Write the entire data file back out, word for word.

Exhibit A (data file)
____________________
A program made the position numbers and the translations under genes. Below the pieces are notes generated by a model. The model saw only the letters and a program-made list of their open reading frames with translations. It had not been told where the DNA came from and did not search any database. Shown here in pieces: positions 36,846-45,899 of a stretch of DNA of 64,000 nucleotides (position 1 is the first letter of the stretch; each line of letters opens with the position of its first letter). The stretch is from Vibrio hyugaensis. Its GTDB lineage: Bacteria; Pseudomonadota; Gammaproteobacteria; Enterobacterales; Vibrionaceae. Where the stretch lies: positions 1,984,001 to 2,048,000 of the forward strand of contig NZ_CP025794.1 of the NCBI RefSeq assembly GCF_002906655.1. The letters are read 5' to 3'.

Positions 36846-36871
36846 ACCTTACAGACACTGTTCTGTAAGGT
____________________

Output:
A program made the position numbers and the translations under genes. Below the pieces are notes generated by a model. The model saw only the letters and a program-made list of their open reading frames with translations. It had not been told where the DNA came from and did not search any database. Shown here in pieces: positions 36,846-45,899 of a stretch of DNA of 64,000 nucleotides (position 1 is the first letter of the stretch; each line of letters opens with the position of its first letter). The stretch is from Vibrio hyugaensis. Its GTDB lineage: Bacteria; Pseudomonadota; Gammaproteobacteria; Enterobacterales; Vibrionaceae. Where the stretch lies: positions 1,984,001 to 2,048,000 of the forward strand of contig NZ_CP025794.1 of the NCBI RefSeq assembly GCF_002906655.1. The letters are read 5' to 3'.

Positions 36846-36871
36846 ACCTTACAGACACTGTTCTGTAAGGT